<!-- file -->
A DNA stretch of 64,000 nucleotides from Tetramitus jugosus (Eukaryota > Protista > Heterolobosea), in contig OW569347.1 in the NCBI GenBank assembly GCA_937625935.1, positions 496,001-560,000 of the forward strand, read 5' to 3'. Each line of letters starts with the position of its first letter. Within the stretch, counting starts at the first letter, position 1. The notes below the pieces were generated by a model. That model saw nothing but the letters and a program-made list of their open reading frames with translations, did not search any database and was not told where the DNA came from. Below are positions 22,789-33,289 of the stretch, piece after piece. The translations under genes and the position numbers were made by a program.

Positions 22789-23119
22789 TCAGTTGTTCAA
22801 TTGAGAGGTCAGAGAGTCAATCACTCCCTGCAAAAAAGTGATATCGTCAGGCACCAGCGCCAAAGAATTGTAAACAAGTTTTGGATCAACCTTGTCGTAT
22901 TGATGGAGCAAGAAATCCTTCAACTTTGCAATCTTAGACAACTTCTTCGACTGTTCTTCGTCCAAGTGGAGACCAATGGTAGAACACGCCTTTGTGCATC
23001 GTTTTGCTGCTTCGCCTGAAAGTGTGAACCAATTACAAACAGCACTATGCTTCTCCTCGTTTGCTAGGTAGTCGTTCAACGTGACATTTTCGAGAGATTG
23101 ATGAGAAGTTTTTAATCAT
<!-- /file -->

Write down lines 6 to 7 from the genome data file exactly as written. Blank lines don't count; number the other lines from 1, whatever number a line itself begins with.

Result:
23001 GTTTTGCTGCTTCGCCTGAAAGTGTGAACCAATTACAAACAGCACTATGCTTCTCCTCGTTTGCTAGGTAGTCGTTCAACGTGACATTTTCGAGAGATTG
23101 ATGAGAAGTTTTTAATCAT